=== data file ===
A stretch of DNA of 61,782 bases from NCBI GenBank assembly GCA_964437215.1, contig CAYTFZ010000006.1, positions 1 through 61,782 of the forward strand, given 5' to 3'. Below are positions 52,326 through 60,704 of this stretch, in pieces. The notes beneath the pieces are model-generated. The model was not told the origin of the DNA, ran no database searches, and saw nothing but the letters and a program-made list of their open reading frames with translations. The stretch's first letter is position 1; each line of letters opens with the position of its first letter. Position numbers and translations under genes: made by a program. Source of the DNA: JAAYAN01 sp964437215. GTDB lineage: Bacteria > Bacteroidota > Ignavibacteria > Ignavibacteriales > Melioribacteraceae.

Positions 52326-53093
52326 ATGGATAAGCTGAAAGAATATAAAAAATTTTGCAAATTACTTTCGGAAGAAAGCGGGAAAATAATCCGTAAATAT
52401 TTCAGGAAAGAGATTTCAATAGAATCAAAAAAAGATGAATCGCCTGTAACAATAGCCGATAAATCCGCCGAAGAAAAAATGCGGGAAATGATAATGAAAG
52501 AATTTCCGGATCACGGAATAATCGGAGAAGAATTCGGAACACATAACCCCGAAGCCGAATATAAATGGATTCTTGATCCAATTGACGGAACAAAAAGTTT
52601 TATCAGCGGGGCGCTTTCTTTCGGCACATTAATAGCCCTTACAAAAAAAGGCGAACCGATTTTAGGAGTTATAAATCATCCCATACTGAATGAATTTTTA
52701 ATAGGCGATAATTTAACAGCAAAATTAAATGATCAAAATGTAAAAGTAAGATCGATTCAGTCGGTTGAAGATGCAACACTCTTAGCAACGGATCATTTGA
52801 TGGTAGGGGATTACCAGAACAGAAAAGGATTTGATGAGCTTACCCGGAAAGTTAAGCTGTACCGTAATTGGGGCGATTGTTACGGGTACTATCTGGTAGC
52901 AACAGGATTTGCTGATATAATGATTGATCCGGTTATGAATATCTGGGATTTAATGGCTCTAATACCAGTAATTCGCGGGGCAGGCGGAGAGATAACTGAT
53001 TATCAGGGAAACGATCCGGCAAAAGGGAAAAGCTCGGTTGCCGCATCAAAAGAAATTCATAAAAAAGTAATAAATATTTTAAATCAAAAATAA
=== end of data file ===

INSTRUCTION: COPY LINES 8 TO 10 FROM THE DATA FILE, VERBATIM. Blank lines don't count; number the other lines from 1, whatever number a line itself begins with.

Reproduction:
52801 TGGTAGGGGATTACCAGAACAGAAAAGGATTTGATGAGCTTACCCGGAAAGTTAAGCTGTACCGTAATTGGGGCGATTGTTACGGGTACTATCTGGTAGC
52901 AACAGGATTTGCTGATATAATGATTGATCCGGTTATGAATATCTGGGATTTAATGGCTCTAATACCAGTAATTCGCGGGGCAGGCGGAGAGATAACTGAT
53001 TATCAGGGAAACGATCCGGCAAAAGGGAAAAGCTCGGTTGCCGCATCAAAAGAAATTCATAAAAAAGTAATAAATATTTTAAATCAAAAATAA